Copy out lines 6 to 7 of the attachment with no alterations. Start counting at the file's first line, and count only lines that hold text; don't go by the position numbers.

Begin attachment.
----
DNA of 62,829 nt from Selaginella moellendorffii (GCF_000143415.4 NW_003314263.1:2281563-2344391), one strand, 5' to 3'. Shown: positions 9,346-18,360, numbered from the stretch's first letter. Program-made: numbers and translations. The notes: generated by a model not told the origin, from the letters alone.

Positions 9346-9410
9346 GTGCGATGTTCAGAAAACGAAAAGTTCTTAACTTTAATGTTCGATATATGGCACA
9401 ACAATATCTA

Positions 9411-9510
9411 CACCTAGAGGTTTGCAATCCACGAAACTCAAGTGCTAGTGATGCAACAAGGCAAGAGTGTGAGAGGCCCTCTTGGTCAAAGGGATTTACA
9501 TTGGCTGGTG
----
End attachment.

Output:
9411 CACCTAGAGGTTTGCAATCCACGAAACTCAAGTGCTAGTGATGCAACAAGGCAAGAGTGTGAGAGGCCCTCTTGGTCAAAGGGATTTACA
9501 TTGGCTGGTG